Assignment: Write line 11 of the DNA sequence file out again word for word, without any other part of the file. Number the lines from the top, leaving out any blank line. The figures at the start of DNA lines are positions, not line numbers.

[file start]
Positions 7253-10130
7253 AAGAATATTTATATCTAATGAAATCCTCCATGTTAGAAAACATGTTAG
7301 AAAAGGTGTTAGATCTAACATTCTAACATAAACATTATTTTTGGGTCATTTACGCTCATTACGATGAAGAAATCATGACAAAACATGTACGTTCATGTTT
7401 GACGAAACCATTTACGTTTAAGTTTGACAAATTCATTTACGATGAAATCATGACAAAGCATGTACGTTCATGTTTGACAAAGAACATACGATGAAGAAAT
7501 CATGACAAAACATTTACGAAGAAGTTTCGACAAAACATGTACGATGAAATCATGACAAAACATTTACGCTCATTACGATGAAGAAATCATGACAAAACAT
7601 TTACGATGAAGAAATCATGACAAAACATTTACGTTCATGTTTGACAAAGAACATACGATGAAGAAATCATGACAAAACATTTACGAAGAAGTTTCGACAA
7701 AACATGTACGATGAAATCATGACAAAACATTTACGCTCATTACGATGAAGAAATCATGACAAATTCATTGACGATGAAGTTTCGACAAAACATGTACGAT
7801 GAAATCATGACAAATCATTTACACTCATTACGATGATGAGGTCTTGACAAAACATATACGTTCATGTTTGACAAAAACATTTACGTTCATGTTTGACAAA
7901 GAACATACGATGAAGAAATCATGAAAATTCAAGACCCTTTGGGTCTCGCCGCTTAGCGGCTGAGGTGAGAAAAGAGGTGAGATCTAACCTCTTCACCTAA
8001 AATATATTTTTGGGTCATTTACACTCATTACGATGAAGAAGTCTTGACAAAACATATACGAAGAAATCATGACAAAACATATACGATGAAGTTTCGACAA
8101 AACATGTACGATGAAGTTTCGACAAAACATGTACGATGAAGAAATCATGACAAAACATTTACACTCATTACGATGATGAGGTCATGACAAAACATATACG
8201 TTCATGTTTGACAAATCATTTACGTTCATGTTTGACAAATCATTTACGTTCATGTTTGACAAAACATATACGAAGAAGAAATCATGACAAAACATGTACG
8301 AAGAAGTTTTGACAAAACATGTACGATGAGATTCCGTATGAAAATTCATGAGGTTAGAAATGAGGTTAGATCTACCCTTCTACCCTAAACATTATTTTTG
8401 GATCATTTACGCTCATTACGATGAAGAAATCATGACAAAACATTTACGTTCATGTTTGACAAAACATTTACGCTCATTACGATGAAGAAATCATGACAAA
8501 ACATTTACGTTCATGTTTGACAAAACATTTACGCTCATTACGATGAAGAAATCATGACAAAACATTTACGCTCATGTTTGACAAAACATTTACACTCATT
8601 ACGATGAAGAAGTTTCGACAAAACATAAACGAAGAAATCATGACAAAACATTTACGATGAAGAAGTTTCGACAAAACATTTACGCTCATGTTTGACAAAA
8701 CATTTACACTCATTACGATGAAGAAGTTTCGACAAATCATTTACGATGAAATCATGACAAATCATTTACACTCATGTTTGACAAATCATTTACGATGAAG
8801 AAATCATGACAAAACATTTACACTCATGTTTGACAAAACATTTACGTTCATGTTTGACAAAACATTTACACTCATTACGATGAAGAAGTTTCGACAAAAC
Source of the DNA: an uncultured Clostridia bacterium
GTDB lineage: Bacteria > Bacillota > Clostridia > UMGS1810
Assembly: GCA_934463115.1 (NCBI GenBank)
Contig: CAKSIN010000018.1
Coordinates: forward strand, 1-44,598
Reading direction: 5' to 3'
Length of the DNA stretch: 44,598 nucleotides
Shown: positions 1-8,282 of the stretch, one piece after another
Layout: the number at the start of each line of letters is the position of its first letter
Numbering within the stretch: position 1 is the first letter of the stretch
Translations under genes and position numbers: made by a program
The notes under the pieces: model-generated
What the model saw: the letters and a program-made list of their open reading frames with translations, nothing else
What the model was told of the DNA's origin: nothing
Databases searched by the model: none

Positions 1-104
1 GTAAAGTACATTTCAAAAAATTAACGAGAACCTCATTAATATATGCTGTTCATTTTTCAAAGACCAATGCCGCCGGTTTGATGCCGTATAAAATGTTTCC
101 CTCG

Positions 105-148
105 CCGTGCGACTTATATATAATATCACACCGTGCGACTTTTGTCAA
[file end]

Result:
8101 AACATGTACGATGAAGTTTCGACAAAACATGTACGATGAAGAAATCATGACAAAACATTTACACTCATTACGATGATGAGGTCATGACAAAACATATACG